To build a coordinated response to global public health challenges, France supports the essential role played by the World Health Organization.
In 2020, it was involved in the creation of the WHO Academy. Located in Lyon and with France providing financing of €90 million, the Academy organizes professional development courses in healthcare, for 1 million people around the world (general public, leaders, teachers, researchers and healthcare workers, etc.).
By supporting WHO, France is helping to achieve the Triple Billion targets, which the organization has set for 2023:

  • One billion more people benefitting from universal health coverage;
  • One billion more people better protected from health emergencies;
  • One billion more people enjoying better health and well-being.
    Furthermore, France plays an important role in other international forums where healthcare matters are addressed: the European Union, the G7 and G20, and the Foreign Policy and Global Health Initiative.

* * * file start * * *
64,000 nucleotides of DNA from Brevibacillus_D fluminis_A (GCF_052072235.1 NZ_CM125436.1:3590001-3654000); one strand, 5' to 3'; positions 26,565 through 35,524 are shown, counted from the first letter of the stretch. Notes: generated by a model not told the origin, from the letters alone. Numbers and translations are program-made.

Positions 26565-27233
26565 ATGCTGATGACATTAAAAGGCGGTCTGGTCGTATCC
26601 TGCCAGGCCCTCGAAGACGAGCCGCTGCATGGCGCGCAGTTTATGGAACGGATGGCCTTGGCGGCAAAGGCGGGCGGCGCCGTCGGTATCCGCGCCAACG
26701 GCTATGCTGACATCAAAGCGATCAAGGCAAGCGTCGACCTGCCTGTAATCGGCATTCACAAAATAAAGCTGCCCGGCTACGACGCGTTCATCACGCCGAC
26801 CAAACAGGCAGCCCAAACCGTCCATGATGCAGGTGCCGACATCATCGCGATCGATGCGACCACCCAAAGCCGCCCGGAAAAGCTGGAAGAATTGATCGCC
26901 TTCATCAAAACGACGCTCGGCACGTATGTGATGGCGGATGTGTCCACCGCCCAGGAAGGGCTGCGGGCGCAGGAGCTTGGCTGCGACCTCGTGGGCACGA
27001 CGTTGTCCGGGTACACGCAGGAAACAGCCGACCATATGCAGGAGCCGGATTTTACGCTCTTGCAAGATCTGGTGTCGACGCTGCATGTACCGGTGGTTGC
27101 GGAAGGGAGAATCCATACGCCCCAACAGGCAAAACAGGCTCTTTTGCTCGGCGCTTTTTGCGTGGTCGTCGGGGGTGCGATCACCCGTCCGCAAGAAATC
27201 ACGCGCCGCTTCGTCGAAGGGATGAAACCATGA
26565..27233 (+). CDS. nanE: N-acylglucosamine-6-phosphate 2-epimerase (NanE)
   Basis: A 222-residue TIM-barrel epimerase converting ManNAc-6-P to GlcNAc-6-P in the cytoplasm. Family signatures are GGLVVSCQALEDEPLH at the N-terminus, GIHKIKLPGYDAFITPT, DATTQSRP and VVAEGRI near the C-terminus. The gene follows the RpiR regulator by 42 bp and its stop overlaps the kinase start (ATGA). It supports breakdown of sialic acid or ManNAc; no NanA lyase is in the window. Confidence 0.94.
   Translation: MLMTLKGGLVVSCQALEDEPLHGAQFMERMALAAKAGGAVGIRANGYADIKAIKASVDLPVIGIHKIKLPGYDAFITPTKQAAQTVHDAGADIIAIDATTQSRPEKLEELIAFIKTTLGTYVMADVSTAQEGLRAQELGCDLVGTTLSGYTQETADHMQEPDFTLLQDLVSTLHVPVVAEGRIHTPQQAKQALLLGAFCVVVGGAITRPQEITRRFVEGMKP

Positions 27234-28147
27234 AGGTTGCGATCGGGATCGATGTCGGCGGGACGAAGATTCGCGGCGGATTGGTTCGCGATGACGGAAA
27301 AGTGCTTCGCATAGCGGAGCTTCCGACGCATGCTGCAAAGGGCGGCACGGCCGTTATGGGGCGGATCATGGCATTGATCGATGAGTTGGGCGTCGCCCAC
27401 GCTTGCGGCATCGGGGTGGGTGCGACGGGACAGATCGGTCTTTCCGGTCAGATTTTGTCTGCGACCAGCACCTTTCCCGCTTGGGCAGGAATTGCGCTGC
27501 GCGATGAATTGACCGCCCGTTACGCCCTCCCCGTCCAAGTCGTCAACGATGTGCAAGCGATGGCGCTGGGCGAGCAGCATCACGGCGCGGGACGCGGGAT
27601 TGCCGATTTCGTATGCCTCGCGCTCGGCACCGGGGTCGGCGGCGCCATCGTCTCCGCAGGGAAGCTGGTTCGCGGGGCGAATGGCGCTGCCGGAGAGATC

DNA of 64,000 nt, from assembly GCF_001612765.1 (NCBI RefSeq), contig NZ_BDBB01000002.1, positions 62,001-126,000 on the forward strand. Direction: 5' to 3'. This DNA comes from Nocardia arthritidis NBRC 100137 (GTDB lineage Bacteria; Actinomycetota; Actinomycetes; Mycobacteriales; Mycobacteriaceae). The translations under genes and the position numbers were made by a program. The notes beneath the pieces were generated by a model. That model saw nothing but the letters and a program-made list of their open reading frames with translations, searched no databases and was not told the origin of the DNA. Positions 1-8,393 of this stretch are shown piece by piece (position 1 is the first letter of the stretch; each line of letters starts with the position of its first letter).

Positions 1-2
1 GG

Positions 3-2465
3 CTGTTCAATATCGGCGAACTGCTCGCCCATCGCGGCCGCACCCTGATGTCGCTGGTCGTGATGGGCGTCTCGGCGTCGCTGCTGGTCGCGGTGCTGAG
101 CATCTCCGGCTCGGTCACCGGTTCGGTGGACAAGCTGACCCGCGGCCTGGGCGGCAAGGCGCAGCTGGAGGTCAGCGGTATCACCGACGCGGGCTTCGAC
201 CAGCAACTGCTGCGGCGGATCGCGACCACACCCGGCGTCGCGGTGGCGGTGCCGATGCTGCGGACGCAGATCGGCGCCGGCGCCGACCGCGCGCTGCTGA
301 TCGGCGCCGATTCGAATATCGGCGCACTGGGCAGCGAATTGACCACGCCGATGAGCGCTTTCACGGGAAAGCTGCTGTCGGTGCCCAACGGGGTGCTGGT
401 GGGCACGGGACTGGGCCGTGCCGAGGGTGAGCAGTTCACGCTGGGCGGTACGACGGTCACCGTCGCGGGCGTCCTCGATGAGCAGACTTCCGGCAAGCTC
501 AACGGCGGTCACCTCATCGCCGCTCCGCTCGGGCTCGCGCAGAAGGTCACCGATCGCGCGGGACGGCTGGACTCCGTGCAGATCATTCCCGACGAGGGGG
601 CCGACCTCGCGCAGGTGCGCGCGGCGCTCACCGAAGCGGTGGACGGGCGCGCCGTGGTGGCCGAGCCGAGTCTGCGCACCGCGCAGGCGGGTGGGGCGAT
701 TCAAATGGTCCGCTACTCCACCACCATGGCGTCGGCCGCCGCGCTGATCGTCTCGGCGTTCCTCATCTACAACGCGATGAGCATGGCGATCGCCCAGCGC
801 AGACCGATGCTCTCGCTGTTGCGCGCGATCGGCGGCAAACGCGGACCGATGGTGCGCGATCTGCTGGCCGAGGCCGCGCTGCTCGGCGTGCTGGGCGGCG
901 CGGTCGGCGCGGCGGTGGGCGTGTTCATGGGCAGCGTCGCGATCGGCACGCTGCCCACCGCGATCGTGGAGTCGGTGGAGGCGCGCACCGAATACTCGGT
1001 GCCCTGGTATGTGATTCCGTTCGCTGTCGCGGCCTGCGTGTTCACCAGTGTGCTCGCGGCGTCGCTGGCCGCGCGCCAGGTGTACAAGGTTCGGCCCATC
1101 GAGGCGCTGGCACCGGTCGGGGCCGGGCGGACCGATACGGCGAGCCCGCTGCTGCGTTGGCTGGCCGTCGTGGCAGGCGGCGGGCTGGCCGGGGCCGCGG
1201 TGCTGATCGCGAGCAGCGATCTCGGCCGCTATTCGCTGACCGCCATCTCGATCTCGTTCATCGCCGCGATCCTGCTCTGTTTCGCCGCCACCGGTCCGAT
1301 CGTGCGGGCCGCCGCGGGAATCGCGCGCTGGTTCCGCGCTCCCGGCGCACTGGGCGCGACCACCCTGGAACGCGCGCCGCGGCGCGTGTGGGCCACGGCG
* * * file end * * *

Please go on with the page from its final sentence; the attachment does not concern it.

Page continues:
Strengthening health systems to achieve universal health coverage

Today, almost one billion people live without access to basic health services, and more than 100 million people fall into poverty every year because of the cost of the healthcare they need. To respond to new global public health challenges and adapt to the changing international context and frameworks, France has adopted a cross-cutting approach that focuses on strengthening health systems. The aim is to achieve universal health coverage (UHC) to ensure access for all, including vulnerable and marginalized populations, to quality health services without risking financial difficulties. To maximise the advocacy in favour of UHC and coordinate efforts in favour of expanding it, France is a member of the UHC2030 coalition, a global movement that brings together States, international organizations and civil society, and the Providing for Health (P4H) network, which brings together major global stakeholders in health financing and their experts.

Ensure international health security

France is helping redesign the international health security architecture, making the World Health Organization its guarantor.

France’s commitment in figures

• More than €500 million per year allocated to multilateral funds (Global Fund, GAVI, Unitaid)
• More than €5 billion disbursed for the Global Fund to Fight AIDS, Tuberculosis and Malaria